Keywords: exchange rate, current account balance, Applied General Equilibrium model, capital controls, dynamic equilibria
    JEL: F13 F32 F34
    Date: 2011–12
  7. By: David Guerreiro; Marc Joëts; Valérie Mignon
    Abstract: The aim of this paper is to investigate whether price dynamics is homogeneous across the Eurozone countries. Relying on monthly data over the January 1970-July 2011 period, we test for the absolute purchasing power parity (PPP) hypothesis through the implementation of second-generation panel unit root and cointegration tests. Our results show that price dynamics are heterogeneous depending on both the time period and the considered group of countries. More specifically, while PPP is validated for the core EMU countries, this hypothesis does not hold for Northern peripheral economies. Turning to the Southern countries, PPP is observed only before the launch of the euro.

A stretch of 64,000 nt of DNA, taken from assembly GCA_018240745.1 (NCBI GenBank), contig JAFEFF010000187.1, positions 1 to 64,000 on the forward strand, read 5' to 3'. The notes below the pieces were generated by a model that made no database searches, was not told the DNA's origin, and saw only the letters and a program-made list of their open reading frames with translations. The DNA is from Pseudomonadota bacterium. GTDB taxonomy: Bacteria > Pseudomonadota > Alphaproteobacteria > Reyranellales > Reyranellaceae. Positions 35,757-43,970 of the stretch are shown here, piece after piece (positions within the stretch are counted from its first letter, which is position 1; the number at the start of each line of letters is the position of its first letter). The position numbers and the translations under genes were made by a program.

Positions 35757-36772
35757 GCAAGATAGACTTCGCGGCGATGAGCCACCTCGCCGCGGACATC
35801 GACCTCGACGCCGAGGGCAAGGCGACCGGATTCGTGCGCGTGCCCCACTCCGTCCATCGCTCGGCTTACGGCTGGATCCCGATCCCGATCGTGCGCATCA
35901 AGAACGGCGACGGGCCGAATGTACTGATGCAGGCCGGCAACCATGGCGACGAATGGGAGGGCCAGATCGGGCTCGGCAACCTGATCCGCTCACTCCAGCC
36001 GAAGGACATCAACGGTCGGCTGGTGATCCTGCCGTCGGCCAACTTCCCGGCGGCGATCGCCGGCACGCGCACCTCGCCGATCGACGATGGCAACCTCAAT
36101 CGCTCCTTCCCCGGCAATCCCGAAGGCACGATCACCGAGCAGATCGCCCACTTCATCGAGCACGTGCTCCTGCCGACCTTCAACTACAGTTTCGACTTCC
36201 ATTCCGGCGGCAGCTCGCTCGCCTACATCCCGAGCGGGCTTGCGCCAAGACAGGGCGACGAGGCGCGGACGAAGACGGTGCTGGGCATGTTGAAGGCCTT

Keywords: price convergence, Eurozone, panel unit root tests, half-life
    JEL: C23 E31 F15 F41
    Date: 2012
  8. By: Mario Lamberte (Asian Development Bank Institute (ADBI)); Peter J. Morgan